Blueprint for India’s Formula One future is here
Finally, after two decades of trial and tribulations, India is set for a date with Formula 1 on October 30, next year. The minor obstacle to surmount is, of course, that the track being developed by the Jaypee Group is yet to be approved by the FIA. HT reports. Circuit mapindia Updated: Sep 09, 2010 02:24 IST
Finally, after two decades of trial and tribulations, India is set for a date with Formula 1 on October 30, next year. The minor obstacle to surmount is, of course, that the track being developed by the Jaypee Group, just off the Yamuna Expressway in Greater Noida, is yet to be approved by the international motorsports controlling body (FIA).
The 5.14 km clockwise track, coming up as part of an approximate 360-acre complex is slated to cost around R 1600 crore. Designed by German architect Herman Tilke, who has designed all tracks that have come up since Sepang in 1999, features 16 corners with two straights.
On the back straight, which will have major elevation changes — ranging from 2-14 metres, cars are expected to touch 318kmh going into turn four, after which the track drops sharply from a height of 14 metres generating almost 2.5 G-force to load the brakes.
Among the other highlights is the complex between turns eight and 13. This part of the track bears uncanny similarity with the Schumacher S on the Hockenheim track. Most of Tilke's tracks have come in for criticism for not being conducive for overtaking.
This fact has played on the minds of the promoters. After the first draft of the design was presented, Mark Hughes, Vice-President Operations, got it tested in the F1 team McLaren's simulator. Based on the data, design changes were made, most notably the section between turns five-eight, to make the track more competitive.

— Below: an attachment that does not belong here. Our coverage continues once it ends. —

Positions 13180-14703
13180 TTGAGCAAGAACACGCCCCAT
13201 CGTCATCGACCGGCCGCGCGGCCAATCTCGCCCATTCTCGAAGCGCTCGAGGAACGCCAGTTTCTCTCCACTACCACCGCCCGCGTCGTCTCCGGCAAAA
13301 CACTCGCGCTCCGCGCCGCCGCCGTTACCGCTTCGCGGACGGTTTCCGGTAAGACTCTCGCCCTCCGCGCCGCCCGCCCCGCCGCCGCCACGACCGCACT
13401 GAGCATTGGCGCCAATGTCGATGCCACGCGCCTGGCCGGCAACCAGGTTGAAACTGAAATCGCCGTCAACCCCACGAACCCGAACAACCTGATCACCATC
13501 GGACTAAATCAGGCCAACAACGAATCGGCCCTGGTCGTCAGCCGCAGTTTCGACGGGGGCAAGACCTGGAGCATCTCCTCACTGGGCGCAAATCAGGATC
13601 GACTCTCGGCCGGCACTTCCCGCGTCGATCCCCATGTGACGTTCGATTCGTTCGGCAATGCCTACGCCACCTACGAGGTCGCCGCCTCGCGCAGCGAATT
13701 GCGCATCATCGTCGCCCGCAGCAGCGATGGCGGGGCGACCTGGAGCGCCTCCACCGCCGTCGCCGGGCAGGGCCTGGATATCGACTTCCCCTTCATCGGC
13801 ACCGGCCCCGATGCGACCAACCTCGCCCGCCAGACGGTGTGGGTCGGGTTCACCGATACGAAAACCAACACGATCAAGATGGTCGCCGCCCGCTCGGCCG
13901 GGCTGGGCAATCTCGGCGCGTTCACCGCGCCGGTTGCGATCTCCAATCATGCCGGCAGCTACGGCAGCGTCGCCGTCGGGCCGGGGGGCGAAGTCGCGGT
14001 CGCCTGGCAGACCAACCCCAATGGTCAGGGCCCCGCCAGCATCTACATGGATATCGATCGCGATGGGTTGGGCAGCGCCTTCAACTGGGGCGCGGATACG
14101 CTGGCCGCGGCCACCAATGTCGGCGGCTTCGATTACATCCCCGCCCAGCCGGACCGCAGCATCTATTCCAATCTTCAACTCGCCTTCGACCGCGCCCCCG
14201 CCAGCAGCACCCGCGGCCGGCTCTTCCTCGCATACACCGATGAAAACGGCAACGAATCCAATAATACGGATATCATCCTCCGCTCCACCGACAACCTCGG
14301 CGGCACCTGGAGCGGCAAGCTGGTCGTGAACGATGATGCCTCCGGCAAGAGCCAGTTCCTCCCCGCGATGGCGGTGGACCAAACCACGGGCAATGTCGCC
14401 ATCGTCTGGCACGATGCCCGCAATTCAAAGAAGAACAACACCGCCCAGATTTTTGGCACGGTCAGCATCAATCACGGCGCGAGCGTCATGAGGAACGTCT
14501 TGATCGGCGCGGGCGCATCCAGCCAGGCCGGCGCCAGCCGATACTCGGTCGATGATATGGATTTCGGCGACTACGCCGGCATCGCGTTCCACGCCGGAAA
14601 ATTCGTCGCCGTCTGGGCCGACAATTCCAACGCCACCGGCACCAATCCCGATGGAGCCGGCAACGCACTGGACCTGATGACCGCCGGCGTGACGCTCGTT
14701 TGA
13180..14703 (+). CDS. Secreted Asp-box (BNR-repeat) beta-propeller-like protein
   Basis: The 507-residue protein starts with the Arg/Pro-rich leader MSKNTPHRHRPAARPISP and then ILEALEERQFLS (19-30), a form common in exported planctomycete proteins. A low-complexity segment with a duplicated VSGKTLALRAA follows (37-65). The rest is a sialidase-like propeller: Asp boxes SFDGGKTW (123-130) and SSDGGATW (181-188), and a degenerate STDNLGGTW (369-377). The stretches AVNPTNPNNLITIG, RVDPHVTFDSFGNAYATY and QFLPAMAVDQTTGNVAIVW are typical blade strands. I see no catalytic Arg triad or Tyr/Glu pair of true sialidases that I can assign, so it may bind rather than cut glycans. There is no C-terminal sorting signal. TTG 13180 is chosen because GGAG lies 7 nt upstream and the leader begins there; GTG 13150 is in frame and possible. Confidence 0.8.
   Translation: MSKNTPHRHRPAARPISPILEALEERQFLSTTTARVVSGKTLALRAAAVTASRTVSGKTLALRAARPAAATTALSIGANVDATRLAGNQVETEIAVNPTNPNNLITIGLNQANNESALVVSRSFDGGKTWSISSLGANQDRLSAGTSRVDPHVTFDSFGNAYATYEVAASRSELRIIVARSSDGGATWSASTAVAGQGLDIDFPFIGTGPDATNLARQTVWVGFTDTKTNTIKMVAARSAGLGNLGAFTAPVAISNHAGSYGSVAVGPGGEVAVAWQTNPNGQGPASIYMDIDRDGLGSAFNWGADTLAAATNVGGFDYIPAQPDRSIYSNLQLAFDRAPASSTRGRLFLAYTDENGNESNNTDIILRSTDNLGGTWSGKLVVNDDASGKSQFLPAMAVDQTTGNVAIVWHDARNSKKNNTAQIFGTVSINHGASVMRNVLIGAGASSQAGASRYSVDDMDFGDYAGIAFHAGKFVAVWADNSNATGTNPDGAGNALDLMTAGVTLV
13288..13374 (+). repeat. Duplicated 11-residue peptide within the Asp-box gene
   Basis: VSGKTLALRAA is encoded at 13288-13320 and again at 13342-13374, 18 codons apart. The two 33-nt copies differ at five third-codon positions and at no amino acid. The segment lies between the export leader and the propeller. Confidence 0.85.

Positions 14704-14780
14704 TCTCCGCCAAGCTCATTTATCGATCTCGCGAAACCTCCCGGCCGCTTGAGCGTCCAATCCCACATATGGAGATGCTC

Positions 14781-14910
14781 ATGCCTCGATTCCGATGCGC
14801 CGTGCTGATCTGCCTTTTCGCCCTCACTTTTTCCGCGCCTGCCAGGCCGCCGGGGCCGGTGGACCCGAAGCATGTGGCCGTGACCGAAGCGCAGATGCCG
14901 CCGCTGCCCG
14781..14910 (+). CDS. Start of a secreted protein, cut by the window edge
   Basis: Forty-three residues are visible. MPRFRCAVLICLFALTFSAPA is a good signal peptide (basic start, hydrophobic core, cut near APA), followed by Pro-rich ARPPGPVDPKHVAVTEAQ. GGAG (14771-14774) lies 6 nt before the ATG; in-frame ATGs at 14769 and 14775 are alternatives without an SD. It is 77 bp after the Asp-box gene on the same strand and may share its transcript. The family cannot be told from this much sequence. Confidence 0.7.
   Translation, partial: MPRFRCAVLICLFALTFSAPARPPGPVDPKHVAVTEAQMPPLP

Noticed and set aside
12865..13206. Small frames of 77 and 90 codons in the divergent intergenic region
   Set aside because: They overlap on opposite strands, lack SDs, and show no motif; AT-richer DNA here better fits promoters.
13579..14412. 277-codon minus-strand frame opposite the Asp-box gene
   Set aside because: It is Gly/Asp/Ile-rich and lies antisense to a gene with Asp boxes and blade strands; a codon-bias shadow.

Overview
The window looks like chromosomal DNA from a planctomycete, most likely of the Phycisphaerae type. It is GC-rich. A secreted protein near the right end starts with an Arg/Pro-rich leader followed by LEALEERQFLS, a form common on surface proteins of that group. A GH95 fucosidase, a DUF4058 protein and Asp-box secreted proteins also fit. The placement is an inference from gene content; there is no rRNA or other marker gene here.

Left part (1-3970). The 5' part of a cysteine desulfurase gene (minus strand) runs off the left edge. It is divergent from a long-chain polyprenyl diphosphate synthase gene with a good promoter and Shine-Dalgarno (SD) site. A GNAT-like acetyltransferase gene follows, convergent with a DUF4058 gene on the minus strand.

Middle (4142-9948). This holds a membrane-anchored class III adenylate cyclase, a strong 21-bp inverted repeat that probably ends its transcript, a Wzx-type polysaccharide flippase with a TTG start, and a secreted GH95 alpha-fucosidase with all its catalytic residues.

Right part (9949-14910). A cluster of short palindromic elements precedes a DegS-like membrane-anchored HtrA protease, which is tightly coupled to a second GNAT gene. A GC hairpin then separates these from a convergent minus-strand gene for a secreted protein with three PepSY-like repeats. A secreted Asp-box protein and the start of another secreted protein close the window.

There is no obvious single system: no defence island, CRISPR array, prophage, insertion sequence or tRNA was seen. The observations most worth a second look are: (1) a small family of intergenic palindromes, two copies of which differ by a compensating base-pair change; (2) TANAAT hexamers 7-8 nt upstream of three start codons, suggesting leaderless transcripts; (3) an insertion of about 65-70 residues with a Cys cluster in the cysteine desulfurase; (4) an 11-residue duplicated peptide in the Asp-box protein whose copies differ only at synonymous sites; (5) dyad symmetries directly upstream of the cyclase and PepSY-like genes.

The promoters have also taken into account the fact that races in China, Bahrain and Istanbul have failed to generate enough spectator interest among locals. With this in mind, the top management of Jaypee Sports International (JPSI) have opted for variable seating capacity.
The main grandstand on the start-finish straight will have seating capacity of 30,000, while temporary grandstands will accommodate another 60,000. The general seating will also be variable to a max capacity of 30,000 and the paddock-club can accommodate up to 5000. Market research is also in the pipeline to determine the appropriate prices of tickets.
As a long-term plan, the track is just one aspect of a proposed Sports City spread over 2500 acres. This will also have an ICC standard cricket stadium and residential complexes. There is also talk of setting up a racing academy and rally school for talent development.
Formula 1 won't be the only event that JPSI is targeting. They are in talk with Dorna to get Moto GP and also the Super Bike series. The run-off areas and gravel traps will be made in order to meet the necessary safety requirements. To make the track and cut the drainage channels, 400,000 tons of earth has been moved.
The promoters expect to complete most of the civil work by February 2011, so that an early inspection by the FIA can be carried out.